When Students Don’t Answer Questions in Class

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[Q]uestions are the breath of life for a conversation.

– James N. Miller 

Questions in class should have a clear learning purpose, whether they aim to inspire or engage students, confirm their understanding, or deepen their learning. However, it can feel bewildering when the questions you ask are met with silence.

How do you respond when your students aren’t responding? Below, find reasons why students may not be answering your questions and ideas for adjusting your questioning strategy.

Students don’t understand the question 

Your question may be too long or complex for students to fully understand what you are asking. Or, your question may include cultural knowledge (of a concept, place, person, or event) that your students don’t recognize. Or, your question may use jargon, colloquial language, or idiomatic English expressions that your students are unfamiliar with.  

To form a question that students will understand,

  • Write out your questions in advance, so when you deliver the questions they are simple, short, and to the point. 
  • Remove or adjust historically or culturally specific or historical references.
  • Use plainspoken language, avoiding jargon, colloquialisms, or expressions in other languages (such carpe diem)
  • Consider how you might re-phrase your question in simpler terms. 

Students don’t have time to answer the question 

One study of school-aged children (Jakwerth et al., 1999) found that students were most likely not to answer questions when they felt rushed through the content. Making silent time in class for thinking, processing, and writing can help students to see the value you place on answering questions in class. 

To give your students time to answer your question,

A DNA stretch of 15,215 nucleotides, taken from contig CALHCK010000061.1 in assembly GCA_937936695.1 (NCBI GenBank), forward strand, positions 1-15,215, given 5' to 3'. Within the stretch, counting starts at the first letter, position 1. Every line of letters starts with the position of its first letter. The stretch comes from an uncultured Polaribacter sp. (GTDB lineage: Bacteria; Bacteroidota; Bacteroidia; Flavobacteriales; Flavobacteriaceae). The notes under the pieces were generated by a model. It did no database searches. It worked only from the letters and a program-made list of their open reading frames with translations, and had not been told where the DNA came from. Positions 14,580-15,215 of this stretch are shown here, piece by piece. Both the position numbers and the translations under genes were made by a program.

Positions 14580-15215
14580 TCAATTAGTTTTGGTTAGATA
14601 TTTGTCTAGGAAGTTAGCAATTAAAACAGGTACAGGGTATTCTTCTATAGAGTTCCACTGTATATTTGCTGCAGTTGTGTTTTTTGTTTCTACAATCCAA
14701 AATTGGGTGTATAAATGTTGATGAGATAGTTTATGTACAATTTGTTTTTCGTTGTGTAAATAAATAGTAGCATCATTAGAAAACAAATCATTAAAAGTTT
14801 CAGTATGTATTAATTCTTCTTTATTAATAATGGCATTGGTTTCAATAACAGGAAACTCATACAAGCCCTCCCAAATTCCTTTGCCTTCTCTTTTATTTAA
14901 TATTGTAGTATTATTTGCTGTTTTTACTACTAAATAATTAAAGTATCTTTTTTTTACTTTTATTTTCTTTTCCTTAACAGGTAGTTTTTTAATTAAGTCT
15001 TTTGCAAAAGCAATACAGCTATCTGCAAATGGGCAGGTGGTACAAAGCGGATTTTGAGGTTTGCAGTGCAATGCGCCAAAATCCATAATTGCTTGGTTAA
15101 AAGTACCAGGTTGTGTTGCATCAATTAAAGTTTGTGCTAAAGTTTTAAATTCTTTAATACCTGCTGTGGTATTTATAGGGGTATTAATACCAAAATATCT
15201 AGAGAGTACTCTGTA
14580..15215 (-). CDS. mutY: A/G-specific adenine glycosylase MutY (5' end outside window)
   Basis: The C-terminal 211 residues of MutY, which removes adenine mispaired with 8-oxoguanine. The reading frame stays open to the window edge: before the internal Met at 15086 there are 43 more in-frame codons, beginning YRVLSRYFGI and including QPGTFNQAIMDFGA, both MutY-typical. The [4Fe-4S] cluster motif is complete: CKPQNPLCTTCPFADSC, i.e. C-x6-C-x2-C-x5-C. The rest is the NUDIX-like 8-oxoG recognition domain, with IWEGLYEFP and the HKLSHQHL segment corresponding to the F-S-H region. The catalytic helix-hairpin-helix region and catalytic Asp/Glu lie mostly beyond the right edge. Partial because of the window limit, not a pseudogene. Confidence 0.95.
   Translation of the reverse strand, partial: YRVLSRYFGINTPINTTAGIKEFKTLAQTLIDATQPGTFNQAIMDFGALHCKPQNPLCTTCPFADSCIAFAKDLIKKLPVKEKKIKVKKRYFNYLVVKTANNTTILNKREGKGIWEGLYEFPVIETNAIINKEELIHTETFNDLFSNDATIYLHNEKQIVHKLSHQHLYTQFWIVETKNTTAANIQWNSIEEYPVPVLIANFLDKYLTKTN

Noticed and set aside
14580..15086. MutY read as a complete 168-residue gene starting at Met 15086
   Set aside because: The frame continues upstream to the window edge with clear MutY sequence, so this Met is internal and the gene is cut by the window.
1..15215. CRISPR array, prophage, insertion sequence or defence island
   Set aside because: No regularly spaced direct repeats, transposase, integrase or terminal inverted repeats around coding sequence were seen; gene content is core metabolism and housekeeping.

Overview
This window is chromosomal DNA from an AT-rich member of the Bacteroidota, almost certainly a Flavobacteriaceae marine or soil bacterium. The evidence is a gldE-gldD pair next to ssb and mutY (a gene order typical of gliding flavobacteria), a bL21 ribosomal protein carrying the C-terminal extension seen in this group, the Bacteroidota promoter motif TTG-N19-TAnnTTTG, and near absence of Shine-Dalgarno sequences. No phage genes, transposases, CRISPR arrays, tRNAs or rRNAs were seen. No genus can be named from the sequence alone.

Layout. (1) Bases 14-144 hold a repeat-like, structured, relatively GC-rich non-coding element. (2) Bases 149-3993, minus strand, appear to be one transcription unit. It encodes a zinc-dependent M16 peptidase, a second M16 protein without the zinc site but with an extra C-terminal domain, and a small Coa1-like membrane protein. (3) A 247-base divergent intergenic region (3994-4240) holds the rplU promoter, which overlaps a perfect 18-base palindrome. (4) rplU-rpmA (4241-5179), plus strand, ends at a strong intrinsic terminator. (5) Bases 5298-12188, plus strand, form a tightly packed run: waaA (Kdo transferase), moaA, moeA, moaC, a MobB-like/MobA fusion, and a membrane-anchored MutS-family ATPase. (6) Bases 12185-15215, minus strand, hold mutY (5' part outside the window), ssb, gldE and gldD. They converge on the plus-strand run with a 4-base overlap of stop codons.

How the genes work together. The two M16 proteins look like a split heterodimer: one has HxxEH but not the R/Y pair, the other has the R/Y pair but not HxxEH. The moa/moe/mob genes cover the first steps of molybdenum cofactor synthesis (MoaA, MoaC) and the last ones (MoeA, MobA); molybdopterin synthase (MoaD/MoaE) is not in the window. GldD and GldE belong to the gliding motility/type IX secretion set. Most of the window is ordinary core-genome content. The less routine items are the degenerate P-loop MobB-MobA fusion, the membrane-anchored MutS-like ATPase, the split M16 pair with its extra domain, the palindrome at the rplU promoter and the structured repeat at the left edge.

• Write down the question on the board, in a slide, or in chat to see as well as hear the question, and state or repeat the question word for word. 
  • Count slowly to 15 or 20 to yourself after the question to give students time to formulate answers.  
  • Tell your class to think about an answer for 30-60 seconds but not to call out the answer. Keep track of the time, but maintain silence (including you). At the end of the thinking time, ask “Raise your hand if you’d like to share or if you have a thought or idea.” 
  • Give students time to write down the question during a lesson, and have them submit their answer on a piece of paper or by email to you after class. 

A few students answer all the questions 

Students may spend less cognitive effort in class by allowing a few vocal and confident classmates to answer all of your questions. This habit will be reinforced when you accept answers only from the same few students. As well, the more people who are in the classroom, the more likely students will assume another student will answer the question (a version of the “bystander effect”) (APA, n.d.).

To encourage wide-spread question answering and avoid the bystander effect,

  • Keep track of who has already answered a question, and invite those students who have not yet answered a question to respond. 
    • “Thanks to everyone who has responded so far. Let’s hear from someone who has not yet shared.” 
    • “There are lots of ways to think about this topic. I’m interested in hearing from 3 different perspectives. Who has a different idea from the ones we have just heard?” 
  • Asks students to work together in groups to find the answer, such as a think-pair-share activity, before discussing as a large class. 
  • Ask students to write their answers and submit them (on paper, on a whiteboard, using chat), or use polling or survey software (Mentimeter, MS Forms, etc.)
    • “I am not hearing from folks in this large class discussion format. So, let me ask this question another way using an anonymous poll.” 

Students find the question too obvious 

If the answer seems too obvious or leading (in which the answer is embedded in the question), students may think that it is a “trick question” or that the question needs no answer. For example, in a nutrition class, the question “Why do we want to include fruit in our diet” may seem too “easy” or self-evident to students.

To avoid asking “obvious” questions,  

  • State rather than question common knowledge or self-evident information, or explain why the answer to the question may not be so obvious  
    • “It may be already be widely accepted that fruit is important to include in our diet. What is the nutritional value that fruit contribute to our diets (that other foods may not)?” 
  • Ask open-ended questions that students will enjoy answering (and that you do not know the answer to)
    • “I’m genuinely curious–what do you already know about X?” 
  • Ask “opposite thinking” questions or questions from a new vantage point or perspective 
    • “Let’s look at the topic of teamwork from the opposite perspective. What are some examples of ways to be a ‘bad’ team member?” 
  • Provide a way to gamify the questions to provide friendly competition (e.g., using a Jeopardy game)